British researchers, writing in the Current Biology journal, say that growing crop varieties that reflect more sunlight into space could cool much of Europe, North America and parts of North Asia by up to one degree Celsius during the summer growing season.

"We found that different varieties of most food crops do differ in how much solar energy is reflected back to space,"  said Andy who led the study. "The more energy you reflect back to space the cooler the air temperatures will be."

Previous research has shown that wheat, maize, barley and sorghum reflect solar energy differently, depending on either how waxy a plant’s surface is, how the leaves are arranged or how hairy they are. The same probably holds true of all food crops,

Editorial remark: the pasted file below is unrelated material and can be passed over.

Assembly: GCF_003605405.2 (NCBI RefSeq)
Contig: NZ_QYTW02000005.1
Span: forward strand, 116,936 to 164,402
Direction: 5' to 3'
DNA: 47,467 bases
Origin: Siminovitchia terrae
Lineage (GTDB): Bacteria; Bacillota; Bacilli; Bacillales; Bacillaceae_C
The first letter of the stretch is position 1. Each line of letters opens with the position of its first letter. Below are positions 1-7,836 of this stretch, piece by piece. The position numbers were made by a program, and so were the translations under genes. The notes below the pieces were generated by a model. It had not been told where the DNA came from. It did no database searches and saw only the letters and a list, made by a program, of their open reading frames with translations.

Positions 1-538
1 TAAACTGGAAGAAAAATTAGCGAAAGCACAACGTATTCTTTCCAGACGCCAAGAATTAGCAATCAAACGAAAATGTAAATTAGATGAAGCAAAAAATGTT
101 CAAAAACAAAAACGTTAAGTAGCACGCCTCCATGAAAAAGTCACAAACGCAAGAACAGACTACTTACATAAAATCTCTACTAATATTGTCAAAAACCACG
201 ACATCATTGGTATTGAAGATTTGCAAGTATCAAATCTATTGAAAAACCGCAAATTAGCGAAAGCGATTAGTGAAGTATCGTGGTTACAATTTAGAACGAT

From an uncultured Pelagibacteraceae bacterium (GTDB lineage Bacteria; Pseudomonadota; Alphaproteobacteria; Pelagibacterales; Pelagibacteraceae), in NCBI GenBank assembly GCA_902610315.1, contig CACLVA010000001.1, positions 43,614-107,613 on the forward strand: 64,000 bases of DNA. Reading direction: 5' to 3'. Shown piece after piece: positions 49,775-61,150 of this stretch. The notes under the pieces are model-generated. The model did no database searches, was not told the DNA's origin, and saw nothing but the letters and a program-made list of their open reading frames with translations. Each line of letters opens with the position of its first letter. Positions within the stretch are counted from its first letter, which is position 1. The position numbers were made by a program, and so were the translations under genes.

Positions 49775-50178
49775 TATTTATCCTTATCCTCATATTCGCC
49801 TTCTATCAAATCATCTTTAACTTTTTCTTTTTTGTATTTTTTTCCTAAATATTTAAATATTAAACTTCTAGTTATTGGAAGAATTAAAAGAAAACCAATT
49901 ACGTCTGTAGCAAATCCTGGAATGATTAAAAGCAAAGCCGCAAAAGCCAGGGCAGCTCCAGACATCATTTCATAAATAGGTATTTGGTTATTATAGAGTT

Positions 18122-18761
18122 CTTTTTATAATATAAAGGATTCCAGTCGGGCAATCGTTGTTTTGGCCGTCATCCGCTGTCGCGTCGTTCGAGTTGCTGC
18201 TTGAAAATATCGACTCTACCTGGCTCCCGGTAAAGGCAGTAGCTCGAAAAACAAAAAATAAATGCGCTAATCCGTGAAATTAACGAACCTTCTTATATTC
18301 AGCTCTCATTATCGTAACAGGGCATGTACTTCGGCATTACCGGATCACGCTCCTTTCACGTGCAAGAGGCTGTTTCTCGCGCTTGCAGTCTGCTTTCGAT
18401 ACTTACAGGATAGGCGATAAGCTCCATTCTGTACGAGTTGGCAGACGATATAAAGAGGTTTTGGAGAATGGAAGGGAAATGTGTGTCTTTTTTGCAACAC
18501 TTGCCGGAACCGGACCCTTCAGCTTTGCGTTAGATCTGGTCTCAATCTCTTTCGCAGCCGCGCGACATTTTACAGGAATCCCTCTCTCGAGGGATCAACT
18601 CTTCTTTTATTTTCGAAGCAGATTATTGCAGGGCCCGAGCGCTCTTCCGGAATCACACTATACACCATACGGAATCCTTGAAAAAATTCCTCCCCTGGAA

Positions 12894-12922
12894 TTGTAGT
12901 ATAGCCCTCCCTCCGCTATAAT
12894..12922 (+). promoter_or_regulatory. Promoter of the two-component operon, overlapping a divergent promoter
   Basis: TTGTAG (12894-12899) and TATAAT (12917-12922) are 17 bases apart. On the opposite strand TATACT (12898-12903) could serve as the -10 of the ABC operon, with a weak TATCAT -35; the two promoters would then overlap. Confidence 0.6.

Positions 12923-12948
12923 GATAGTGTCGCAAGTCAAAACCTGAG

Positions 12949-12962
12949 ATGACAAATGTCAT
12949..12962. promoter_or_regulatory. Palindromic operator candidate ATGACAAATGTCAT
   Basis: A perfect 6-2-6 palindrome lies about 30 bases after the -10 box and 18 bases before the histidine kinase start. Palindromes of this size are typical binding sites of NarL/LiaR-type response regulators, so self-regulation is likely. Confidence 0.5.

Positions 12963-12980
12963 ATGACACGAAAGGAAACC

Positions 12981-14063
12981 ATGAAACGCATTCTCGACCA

"The idea is you could continue to grow maize, for example, but you could grow a variety that has a bigger climate benefit," Ridgwell said. "You could use selective breeding for climate characteristics. This seems very doable without spending lots of money."

The effect would occur mainly in Europe, North America and Northern Asia where most of the world’s croplands are located.